A lot of preachers tell you, “Remember when you first came to Jesus? Remember how awesome that was? Wasn’t there a time when you were more spiritually high than today? And look at you now.”
I understand what they’re saying. They always quote Revelation 2:4-5, because that’s a scary book with a scary name with scary verses. What they mean is: You’ve grown cold to this whole thing, it’s become a routine to pray and praise, you’ve seen all the Christmas plays and Easter revivals, you’re getting jaded to the dress-your-best on Sunday thing. So get back to where you were.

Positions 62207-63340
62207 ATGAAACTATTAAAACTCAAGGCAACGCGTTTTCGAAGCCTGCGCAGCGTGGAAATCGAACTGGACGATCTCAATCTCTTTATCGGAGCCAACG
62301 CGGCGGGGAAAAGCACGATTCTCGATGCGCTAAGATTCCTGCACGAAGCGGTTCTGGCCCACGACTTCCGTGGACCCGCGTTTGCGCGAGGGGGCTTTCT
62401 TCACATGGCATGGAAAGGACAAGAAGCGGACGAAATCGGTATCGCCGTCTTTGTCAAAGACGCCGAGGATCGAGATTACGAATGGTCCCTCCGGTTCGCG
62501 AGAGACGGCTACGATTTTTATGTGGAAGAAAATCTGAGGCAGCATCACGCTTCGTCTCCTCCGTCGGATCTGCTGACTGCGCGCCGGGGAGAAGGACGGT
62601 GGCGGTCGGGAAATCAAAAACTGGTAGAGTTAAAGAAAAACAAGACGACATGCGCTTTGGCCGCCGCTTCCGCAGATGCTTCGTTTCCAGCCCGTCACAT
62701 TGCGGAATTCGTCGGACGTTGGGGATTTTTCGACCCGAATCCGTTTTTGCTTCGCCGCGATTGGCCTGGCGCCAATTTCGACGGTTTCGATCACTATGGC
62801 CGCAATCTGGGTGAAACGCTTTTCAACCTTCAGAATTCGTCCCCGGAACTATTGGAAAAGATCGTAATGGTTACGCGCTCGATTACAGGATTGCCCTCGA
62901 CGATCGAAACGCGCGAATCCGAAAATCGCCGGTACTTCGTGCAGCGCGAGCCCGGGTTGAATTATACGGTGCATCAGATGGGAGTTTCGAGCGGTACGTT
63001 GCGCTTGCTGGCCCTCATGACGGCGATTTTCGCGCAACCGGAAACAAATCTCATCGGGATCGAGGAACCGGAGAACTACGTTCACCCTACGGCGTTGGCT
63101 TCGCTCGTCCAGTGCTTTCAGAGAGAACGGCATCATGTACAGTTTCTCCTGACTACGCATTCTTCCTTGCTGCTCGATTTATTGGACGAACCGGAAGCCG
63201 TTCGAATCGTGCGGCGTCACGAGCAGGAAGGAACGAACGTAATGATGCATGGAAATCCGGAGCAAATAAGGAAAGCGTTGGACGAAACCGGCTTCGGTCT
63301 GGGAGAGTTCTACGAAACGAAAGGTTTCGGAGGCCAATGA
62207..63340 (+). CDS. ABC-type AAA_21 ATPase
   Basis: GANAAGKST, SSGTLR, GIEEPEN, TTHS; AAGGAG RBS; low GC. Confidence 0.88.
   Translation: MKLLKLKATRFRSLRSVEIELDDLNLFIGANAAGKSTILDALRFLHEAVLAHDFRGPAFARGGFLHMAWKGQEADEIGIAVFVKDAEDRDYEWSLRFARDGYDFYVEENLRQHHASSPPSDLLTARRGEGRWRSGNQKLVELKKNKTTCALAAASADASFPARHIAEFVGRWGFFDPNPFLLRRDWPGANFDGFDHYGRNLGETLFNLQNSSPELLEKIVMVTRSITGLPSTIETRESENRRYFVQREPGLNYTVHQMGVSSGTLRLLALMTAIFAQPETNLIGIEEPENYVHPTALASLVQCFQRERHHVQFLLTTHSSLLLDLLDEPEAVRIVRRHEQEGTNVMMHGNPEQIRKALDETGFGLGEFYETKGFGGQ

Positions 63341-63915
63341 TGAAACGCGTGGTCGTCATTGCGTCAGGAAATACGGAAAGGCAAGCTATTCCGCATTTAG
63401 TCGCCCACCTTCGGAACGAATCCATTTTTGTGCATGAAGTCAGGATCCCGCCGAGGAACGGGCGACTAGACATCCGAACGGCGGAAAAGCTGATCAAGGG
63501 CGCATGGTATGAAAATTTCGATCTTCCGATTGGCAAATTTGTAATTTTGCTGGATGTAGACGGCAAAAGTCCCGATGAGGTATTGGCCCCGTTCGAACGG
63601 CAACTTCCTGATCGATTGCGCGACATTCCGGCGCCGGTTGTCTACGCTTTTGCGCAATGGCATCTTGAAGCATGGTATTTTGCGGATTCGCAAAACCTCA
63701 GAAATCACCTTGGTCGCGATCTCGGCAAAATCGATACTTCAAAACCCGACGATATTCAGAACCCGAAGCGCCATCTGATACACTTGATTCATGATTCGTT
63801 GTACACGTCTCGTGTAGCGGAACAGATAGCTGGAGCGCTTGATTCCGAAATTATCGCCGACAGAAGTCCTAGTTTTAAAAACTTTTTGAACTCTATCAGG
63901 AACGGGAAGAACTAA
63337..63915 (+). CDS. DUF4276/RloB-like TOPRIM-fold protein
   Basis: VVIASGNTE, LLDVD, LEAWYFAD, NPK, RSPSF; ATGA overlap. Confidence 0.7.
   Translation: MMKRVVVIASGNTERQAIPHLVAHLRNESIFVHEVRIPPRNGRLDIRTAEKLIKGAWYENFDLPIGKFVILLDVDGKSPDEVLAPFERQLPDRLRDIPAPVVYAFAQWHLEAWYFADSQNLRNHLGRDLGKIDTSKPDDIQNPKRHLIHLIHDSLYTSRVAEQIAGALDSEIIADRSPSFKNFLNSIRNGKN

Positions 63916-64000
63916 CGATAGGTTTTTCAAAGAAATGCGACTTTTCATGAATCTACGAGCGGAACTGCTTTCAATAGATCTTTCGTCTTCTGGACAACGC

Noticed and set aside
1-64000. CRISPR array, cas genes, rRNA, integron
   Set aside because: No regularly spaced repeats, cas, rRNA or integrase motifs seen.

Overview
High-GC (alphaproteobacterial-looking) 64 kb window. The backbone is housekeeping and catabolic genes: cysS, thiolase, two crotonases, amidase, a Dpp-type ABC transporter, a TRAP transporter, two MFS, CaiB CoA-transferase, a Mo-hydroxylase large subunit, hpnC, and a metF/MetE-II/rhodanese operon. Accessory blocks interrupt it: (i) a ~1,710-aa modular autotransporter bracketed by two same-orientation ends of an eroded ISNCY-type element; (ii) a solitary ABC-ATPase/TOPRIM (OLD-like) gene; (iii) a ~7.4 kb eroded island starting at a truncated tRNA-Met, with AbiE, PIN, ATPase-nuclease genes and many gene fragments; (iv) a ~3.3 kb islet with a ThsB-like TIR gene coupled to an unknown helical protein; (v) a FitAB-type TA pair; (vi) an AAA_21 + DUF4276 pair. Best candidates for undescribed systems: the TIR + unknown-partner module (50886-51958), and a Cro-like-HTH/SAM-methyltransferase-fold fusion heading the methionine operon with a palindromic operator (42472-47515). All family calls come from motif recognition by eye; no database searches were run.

“Wasn’t there a time when you were more spiritually high than today?”
But — this is always true. It presumes a false scale in which hyped-up emotions are equivalent to “first love.” We can look back on Sunday School and call those the glory days, but a lot of times we’re confusing childlike faith with childish feelings.
I get why preachers use this kind of guilt: because it’s quick, efficient, easy, and they’re probably doing it the way they’ve been taught.
Yet if we’re motivating others by moving backwards, we’re only beating up the dead.